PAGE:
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Biochem Cell Biol. 2005 Jun;83(3):374-84.

Methyl-CpG-binding proteins in cancer: blaming the DNA methylation messenger.

Author information

1
Cancer Epigenetics Laboratory, Spanish National Cancer Centre, Madrid, Spain.

Abstract

In recent years, epigenetic alterations have come to prominence in cancer research. In particular, hypermethylation of CpG islands located in the promoter regions of tumor-suppressor genes is now firmly established as an important mechanism for gene inactivation in cancer. One of the most remarkable achievements in the field has been the identification of the methyl-CpG-binding domain family of proteins, which provide mechanistic links between specific patterns of DNA methylation and histone modifications. Although many of the current data indicate that methyl-CpG-binding proteins play a key role in maintaining a transcriptionally inactive state of methylated genes, MBD4 is also known to be involved in excision repair of T:G mismatches. The latter is a member of this family of proteins and appears to play a role in reducing mutations at 5-methylcytosine. This review examines the contribution of methyl-CpG-binding proteins in the epigenetic pathway of cancer.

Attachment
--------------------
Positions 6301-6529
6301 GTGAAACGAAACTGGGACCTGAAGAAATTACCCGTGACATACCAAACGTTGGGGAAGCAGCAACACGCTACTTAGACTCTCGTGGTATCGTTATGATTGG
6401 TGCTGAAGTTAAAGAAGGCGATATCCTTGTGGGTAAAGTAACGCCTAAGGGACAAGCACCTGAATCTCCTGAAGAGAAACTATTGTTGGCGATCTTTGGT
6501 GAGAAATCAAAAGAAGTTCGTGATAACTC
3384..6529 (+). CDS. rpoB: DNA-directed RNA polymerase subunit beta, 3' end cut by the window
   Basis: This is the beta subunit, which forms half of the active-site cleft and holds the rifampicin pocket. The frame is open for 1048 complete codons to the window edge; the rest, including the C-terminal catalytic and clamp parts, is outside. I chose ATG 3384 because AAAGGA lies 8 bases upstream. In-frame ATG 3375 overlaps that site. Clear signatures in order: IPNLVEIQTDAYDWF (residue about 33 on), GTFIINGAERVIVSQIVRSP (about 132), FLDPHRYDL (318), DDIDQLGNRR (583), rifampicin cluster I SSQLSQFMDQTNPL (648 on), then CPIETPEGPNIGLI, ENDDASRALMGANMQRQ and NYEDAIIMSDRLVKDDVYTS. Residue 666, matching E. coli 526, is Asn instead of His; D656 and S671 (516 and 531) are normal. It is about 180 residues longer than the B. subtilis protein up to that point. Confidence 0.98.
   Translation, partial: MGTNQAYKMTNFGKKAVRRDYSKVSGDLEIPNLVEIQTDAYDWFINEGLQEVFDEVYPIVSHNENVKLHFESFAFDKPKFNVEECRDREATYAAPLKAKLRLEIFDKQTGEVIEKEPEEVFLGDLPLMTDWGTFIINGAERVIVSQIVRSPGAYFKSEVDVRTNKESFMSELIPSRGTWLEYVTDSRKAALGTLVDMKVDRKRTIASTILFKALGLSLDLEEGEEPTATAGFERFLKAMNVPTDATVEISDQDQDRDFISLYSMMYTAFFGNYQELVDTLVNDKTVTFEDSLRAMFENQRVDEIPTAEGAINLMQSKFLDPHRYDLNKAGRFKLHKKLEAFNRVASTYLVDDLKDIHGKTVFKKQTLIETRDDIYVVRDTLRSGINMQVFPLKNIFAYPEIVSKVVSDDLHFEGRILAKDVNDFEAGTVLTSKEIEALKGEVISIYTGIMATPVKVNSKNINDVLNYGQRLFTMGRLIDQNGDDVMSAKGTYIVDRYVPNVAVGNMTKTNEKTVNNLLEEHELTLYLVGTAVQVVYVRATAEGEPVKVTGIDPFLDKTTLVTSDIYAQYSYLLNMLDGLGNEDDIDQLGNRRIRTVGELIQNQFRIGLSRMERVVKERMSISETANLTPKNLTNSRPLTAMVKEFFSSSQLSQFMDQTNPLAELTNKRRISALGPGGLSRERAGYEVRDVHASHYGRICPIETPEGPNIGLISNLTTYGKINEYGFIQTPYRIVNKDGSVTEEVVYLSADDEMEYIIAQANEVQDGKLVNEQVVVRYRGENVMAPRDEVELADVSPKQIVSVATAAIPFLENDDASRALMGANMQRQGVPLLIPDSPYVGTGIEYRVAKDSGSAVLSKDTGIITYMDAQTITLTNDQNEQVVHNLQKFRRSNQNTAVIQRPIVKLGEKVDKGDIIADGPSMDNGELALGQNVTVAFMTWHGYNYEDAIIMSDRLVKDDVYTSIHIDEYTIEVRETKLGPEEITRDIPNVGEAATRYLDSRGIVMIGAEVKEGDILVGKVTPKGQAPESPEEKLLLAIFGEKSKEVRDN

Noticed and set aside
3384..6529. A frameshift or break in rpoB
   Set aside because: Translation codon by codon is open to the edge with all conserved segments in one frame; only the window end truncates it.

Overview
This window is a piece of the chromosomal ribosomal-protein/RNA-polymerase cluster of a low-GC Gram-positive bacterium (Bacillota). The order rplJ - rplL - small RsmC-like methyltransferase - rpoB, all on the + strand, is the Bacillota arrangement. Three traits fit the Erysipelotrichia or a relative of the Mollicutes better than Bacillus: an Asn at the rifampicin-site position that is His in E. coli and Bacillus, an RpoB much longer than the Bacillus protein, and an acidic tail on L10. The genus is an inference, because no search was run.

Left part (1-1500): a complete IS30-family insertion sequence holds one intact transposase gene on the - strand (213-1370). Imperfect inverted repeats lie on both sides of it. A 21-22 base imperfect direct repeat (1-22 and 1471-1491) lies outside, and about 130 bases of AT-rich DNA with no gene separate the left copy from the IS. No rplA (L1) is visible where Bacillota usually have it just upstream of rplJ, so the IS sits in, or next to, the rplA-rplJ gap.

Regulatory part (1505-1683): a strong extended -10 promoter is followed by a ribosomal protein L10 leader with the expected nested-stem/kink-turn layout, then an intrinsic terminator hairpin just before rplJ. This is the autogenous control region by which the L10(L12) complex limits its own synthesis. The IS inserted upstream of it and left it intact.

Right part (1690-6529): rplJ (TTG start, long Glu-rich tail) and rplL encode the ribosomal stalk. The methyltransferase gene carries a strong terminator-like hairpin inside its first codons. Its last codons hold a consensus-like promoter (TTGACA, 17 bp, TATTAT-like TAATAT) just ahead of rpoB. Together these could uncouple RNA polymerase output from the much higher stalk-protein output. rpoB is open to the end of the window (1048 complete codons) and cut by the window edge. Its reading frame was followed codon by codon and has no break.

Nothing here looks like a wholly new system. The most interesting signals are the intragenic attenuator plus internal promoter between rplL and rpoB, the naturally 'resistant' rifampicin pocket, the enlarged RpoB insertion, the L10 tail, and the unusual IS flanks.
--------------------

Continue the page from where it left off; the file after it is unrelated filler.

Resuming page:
PMID:
15959563
DOI:
10.1139/o05-035
[Indexed for MEDLINE]

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